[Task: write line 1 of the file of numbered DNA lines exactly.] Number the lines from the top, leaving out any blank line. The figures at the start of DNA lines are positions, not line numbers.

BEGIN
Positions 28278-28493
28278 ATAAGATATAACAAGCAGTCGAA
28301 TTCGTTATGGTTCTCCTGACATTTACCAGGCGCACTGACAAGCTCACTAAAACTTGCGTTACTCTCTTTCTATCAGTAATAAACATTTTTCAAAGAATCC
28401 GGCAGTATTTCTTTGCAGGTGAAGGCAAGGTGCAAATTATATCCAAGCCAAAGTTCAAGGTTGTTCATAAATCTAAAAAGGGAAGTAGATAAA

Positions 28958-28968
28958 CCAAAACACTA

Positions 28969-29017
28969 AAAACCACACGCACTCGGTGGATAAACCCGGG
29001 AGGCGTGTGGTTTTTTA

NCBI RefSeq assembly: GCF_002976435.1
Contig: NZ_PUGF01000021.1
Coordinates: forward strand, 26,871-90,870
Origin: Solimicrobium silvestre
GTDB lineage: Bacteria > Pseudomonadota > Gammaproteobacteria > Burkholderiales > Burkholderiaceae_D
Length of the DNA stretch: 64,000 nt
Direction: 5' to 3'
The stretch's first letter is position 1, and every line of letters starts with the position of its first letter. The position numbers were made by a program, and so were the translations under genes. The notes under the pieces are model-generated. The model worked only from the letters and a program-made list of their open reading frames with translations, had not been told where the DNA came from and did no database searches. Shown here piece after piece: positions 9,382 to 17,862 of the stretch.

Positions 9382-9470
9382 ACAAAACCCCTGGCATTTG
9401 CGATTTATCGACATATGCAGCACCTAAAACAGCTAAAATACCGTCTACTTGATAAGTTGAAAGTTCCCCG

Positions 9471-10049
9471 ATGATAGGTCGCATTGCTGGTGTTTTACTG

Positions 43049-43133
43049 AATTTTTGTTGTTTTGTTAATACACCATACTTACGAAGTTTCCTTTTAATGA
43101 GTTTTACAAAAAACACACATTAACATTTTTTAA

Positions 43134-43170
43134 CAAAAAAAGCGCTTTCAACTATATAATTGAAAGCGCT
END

Positions 28278-28493